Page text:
One statistic stands out: 10% of health care consumers account for 70% of all spending. Much of this can be decreased by healthy lifestyles. Imagine a world where purchasers shop for insurance and where policies financially reward healthy lifestyles. It would be less draconian than government mandates and suggestions and we would see Michelle Obama’s face less on television. For example, despite high health care spending, we are an obese nation. We also have high drug abuse and tobacco use rates- all lifestyles that affect health. About 75% of all health care spending is on the big 5: coronary heart disease, congestive heart failure, diabetes, asthma, and depression. The first three can be alleviated through lifestyle changes rewarded through lower insurance premiums. Estimates are that for every 1% decrease in the incidence of these maladies, it saves the system $77 billion annually. Safeway Stores has a program where they reward employees for healthy lifestyle choices- discounted gym memberships, smoking cessation programs and bonuses for using generic drugs. As a result, insurance premiums decreased 30% over a five year period.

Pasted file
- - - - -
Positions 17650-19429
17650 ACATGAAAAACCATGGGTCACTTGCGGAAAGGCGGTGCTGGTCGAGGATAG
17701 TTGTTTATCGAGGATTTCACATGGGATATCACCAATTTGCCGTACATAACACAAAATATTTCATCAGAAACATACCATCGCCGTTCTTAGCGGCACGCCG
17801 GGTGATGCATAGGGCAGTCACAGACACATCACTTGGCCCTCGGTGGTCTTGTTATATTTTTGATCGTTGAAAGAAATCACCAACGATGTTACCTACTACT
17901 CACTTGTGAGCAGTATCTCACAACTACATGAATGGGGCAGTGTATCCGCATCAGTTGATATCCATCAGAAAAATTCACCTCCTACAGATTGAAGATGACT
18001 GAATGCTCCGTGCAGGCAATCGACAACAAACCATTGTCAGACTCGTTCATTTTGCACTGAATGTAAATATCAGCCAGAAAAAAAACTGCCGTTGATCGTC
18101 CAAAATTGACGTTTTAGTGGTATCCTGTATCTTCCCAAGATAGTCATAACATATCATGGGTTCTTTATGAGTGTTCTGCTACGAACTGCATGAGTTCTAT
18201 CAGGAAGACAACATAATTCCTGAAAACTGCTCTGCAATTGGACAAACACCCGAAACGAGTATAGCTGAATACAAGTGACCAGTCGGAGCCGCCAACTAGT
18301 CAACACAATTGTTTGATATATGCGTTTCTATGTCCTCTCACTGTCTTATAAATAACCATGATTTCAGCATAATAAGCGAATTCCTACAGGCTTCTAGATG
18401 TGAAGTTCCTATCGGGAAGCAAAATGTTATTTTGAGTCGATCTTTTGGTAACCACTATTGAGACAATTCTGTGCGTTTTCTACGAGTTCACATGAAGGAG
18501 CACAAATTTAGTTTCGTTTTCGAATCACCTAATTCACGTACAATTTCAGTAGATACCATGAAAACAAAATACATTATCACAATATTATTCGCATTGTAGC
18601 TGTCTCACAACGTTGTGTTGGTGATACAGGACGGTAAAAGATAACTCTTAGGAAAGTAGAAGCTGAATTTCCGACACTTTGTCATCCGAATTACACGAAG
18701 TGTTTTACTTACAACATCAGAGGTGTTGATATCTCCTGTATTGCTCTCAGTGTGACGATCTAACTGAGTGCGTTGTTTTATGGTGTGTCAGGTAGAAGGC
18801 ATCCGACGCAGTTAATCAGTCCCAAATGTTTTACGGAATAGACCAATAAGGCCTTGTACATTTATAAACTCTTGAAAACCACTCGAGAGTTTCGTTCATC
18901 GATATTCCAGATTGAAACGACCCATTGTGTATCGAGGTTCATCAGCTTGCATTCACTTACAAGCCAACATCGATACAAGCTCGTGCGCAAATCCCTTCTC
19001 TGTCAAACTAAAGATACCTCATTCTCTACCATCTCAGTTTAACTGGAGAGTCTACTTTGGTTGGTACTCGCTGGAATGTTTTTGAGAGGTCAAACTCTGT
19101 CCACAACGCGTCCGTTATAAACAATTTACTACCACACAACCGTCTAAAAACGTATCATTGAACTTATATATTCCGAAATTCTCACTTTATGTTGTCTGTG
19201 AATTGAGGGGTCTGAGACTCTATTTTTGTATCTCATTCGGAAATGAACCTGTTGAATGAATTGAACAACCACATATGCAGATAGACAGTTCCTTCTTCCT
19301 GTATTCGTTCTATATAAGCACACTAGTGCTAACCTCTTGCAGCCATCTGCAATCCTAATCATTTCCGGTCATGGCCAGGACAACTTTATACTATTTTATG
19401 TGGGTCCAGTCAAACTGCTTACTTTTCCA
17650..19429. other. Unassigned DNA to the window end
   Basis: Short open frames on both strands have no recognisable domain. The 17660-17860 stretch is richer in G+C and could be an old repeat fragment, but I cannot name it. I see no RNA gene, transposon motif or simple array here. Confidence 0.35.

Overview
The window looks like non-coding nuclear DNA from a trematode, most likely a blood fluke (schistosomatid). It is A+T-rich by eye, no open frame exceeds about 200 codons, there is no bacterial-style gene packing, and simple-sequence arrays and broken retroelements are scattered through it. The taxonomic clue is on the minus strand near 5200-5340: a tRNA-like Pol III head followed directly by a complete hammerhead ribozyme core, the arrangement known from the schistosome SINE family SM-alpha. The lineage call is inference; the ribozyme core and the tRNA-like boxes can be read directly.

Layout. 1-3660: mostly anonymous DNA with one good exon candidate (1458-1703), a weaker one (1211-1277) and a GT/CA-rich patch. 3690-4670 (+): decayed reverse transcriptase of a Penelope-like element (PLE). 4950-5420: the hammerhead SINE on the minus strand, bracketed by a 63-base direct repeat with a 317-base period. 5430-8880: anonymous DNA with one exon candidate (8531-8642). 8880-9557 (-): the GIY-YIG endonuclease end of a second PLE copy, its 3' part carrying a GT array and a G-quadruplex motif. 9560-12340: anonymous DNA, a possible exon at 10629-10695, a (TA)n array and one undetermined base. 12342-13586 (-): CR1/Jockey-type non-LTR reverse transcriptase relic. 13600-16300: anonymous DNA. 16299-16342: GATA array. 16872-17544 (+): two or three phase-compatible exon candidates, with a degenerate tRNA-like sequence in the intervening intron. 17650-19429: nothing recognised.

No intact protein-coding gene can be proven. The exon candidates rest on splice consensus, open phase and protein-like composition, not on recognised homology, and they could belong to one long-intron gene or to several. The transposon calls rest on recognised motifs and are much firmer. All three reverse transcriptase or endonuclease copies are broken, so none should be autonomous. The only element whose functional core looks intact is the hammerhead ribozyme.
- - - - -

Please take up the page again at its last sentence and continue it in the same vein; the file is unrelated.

None of these reforms that empower purchasers can be implemented as long as the majority of health insurance is obtained through employers. The system lacks both portability and purchaser choice. Hence, the special tax treatment for employer-based insurance needs to cease. Lets assume an employer purchases health care insurance for their employees at a cost of $10,000 for a policy and that the employee pays $3,000 through payroll deductions. The employee does not “see” this money in the form of higher expendable income anyway. And the employer has a tax advantage because they can write off that $7,000. By breaking this cycle and somehow directing at least that $7,000 towards higher employee wages, you immediately increase their income. This gives them the means to then purchase health care insurance on their own, increase government revenues, and decreases the income disparity gap. Since the purpose of eliminating the tax break is to give the consumer (the employee) the means to purchase health insurance, some of that money would have to be diverted for those purposes. If the money is going to be paid out anyway in the form of a benefit, does it matter whether that money goes to the consumer or the insurance company?